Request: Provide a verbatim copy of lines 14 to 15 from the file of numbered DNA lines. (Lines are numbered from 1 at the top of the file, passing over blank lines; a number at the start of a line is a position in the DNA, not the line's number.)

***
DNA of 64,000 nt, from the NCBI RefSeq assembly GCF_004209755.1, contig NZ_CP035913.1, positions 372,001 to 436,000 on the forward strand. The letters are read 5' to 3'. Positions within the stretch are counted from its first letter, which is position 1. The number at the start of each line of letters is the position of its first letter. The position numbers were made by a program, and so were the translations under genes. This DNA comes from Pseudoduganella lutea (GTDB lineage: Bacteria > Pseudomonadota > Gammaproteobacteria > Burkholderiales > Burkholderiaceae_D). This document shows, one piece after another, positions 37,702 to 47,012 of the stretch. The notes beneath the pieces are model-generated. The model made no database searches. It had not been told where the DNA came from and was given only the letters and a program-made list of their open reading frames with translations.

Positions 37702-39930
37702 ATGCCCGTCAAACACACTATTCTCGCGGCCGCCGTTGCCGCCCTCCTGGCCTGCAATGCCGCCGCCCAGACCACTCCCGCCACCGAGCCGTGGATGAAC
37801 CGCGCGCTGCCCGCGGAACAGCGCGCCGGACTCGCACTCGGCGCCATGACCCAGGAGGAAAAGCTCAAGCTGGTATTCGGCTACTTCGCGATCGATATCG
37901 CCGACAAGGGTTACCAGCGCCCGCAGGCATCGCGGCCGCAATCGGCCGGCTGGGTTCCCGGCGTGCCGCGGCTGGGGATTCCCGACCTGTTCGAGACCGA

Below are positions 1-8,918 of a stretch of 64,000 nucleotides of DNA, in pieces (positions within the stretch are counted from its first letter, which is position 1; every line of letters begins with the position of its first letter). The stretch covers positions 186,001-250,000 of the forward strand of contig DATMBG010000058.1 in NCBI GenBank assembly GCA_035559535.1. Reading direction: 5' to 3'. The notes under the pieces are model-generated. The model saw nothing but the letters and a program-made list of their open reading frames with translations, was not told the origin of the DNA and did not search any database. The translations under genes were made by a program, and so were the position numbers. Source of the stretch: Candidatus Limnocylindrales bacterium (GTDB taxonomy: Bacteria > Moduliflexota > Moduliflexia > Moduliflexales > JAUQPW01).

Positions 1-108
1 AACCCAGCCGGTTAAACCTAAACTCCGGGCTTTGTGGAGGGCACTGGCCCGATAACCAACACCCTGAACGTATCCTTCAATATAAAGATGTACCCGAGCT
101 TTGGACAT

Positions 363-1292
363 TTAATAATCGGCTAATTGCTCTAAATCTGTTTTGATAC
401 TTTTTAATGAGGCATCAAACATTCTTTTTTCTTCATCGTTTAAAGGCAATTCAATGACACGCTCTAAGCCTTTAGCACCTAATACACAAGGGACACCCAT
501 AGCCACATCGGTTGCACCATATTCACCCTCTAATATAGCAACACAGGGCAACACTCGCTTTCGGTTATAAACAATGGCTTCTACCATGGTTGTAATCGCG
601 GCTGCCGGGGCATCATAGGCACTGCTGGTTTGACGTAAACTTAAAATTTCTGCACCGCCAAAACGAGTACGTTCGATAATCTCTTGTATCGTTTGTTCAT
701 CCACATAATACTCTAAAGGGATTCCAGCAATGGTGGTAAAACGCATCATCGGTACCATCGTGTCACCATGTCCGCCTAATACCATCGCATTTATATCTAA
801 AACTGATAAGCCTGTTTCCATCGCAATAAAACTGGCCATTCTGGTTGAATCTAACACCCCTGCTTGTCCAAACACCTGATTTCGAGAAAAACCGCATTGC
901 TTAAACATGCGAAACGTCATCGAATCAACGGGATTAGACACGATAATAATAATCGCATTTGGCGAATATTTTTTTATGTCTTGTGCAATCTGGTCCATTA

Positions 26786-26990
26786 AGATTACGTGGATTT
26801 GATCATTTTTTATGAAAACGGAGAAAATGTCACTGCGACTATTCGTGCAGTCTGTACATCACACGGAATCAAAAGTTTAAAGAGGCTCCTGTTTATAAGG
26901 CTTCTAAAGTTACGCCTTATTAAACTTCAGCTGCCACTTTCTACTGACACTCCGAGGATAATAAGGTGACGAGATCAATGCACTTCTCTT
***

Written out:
601 GCTGCCGGGGCATCATAGGCACTGCTGGTTTGACGTAAACTTAAAATTTCTGCACCGCCAAAACGAGTACGTTCGATAATCTCTTGTATCGTTTGTTCAT
701 CCACATAATACTCTAAAGGGATTCCAGCAATGGTGGTAAAACGCATCATCGGTACCATCGTGTCACCATGTCCGCCTAATACCATCGCATTTATATCTAA